This website uses cookies. By continuing to browse, you are agreeing to our use of cookies as explained in our, Cookies Policy.

Metering the output of an air compressor provides a continuous health check. This enables preventive maintenance to ensure high efficiency and lower electricity bills.

The Free Air Delivery (FAD) of a compressor is the amount of atmospheric air sucked in by the compressor at inlet (suction side) of the compressor. The compressor’s FAD rating gives only the amount of air it will suck in, and not the air it delivers at actual conditions. Hence there is always a gap between a compressor’s rating and the process requirement.

The FAD is always specified at an ideal 0% RH (Relative Humidity). Practically, the suction air contains appreciable amount of water vapor. During compression and subsequent cooling, some of the water vapor gets condensed and is drained out from the inter / after cooler. Even at peak performance levels, a variation of RH from 0% (dry air) to 70% (common) leads to a gap of 4% between the FAD rating and actual delivery.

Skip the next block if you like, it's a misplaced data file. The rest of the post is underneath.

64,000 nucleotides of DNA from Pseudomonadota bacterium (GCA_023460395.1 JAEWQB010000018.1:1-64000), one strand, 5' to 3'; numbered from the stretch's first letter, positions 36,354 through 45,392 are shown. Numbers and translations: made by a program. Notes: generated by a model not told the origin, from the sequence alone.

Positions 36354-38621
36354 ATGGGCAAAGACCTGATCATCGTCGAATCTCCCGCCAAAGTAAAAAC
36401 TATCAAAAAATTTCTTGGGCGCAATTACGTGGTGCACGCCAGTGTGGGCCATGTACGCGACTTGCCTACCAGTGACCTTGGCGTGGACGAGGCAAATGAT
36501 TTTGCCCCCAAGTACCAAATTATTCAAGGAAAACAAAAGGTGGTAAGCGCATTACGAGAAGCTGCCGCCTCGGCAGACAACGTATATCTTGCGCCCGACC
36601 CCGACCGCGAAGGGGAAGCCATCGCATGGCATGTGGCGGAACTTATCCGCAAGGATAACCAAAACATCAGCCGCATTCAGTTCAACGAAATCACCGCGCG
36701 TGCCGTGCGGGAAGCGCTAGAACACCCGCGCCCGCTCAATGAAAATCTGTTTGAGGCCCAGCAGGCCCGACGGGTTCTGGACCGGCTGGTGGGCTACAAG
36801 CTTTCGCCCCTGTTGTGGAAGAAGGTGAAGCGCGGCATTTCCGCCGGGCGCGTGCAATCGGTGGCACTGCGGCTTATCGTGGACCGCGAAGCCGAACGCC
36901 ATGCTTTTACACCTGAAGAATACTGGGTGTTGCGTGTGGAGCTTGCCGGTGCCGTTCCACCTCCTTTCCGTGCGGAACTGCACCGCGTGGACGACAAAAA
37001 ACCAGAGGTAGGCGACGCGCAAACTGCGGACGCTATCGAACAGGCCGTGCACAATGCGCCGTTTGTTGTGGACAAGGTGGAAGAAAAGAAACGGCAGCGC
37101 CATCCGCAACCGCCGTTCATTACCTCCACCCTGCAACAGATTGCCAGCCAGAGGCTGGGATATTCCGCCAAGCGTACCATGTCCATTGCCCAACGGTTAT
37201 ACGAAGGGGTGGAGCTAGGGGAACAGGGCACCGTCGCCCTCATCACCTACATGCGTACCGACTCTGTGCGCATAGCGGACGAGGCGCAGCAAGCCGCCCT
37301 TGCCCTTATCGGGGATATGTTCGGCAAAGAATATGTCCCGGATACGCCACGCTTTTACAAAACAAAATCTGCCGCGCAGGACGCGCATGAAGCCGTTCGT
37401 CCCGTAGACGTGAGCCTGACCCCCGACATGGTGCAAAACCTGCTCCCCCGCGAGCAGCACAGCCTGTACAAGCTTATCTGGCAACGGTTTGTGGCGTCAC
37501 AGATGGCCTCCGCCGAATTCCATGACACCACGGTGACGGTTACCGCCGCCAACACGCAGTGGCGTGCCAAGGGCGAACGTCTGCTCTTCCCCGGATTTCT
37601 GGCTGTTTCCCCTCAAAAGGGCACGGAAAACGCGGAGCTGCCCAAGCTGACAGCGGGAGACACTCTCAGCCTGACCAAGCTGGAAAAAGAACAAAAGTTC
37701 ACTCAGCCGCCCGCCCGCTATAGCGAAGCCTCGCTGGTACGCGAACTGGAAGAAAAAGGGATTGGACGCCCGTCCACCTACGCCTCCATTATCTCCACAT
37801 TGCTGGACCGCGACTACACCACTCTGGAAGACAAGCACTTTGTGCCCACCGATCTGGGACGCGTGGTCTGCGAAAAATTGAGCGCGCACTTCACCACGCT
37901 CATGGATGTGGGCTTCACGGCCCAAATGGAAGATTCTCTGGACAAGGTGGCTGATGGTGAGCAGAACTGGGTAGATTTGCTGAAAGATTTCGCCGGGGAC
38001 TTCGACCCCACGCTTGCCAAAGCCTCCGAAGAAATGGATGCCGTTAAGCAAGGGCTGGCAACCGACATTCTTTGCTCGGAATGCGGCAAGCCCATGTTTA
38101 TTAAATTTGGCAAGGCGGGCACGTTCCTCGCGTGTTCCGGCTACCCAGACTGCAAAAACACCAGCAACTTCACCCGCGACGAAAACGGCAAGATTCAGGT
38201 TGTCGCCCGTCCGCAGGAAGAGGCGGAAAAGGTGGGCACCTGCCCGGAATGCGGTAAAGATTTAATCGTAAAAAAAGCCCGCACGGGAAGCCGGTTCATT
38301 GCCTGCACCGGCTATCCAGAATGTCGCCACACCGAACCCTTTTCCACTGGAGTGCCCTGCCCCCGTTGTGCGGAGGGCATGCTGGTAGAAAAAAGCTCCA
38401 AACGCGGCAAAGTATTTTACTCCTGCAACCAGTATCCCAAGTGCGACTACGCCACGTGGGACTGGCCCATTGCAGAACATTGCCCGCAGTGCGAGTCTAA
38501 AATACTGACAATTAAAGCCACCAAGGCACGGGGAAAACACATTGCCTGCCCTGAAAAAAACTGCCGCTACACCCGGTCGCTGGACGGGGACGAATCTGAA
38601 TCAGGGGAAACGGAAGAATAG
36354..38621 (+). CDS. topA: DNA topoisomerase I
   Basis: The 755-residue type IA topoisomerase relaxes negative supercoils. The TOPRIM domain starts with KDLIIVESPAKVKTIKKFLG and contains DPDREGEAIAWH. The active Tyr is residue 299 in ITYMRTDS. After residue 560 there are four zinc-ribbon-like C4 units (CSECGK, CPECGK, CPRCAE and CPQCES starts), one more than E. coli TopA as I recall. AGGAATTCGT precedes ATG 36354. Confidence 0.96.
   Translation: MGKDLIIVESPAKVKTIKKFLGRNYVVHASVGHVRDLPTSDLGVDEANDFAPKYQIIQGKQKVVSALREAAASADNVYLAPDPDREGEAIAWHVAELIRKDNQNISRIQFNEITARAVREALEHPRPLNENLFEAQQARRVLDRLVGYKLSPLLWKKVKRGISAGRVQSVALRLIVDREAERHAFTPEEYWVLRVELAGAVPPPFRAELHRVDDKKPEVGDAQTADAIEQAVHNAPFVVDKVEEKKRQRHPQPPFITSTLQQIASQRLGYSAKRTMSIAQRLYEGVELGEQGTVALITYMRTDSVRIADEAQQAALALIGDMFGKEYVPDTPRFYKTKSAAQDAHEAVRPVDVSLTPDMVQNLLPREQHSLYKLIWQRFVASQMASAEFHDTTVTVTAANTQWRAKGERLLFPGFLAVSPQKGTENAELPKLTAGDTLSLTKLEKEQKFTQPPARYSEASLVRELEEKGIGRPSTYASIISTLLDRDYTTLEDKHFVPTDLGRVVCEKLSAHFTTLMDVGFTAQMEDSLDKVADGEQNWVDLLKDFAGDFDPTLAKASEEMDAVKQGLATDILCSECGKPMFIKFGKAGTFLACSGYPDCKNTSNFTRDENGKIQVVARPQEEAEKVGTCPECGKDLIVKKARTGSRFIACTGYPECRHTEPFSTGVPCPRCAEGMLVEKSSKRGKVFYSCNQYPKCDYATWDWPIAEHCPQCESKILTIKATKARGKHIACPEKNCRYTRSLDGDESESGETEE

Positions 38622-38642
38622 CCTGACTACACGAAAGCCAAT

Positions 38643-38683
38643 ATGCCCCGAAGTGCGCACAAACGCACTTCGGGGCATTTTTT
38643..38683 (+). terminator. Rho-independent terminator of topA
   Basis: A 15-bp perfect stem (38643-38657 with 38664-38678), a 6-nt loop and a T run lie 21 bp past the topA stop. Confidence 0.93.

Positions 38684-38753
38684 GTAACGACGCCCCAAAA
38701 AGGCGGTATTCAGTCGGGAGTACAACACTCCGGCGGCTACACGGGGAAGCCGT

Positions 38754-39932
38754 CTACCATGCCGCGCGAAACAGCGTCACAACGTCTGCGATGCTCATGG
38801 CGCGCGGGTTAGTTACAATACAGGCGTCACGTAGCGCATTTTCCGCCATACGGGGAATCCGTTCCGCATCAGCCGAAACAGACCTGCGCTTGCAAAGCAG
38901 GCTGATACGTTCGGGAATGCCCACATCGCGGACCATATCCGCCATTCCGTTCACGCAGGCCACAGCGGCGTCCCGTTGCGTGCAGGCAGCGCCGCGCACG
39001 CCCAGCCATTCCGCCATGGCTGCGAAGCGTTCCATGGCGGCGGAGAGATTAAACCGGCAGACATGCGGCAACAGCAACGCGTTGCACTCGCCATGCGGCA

Thus, the compressor output should be monitored to

  • Identify the gap between FAD rating and actual delivery
  • Identify the loading pattern of the plant
  • Compute the efficiency of the compressor.

Metering gives a continuous health check of the compressor, there by indicating the need for preventive maintenance for optimal output. This is in view of the fact that the operating cost and maintenance cost of the air compressors is very high. By efficient compressor running, savings on the electricity costs are imminent.

E.g.: Consider a 1500 SCFM Compressor operating at 7 bar g. The compressor motor with a rating of 250 KW would require 1 KW to generate 6 SCFM. Taking the cost of electrical power as 5/- per KW, the cost of compressed air assuming 12 hrs of operation is close to 45 lakhs annually.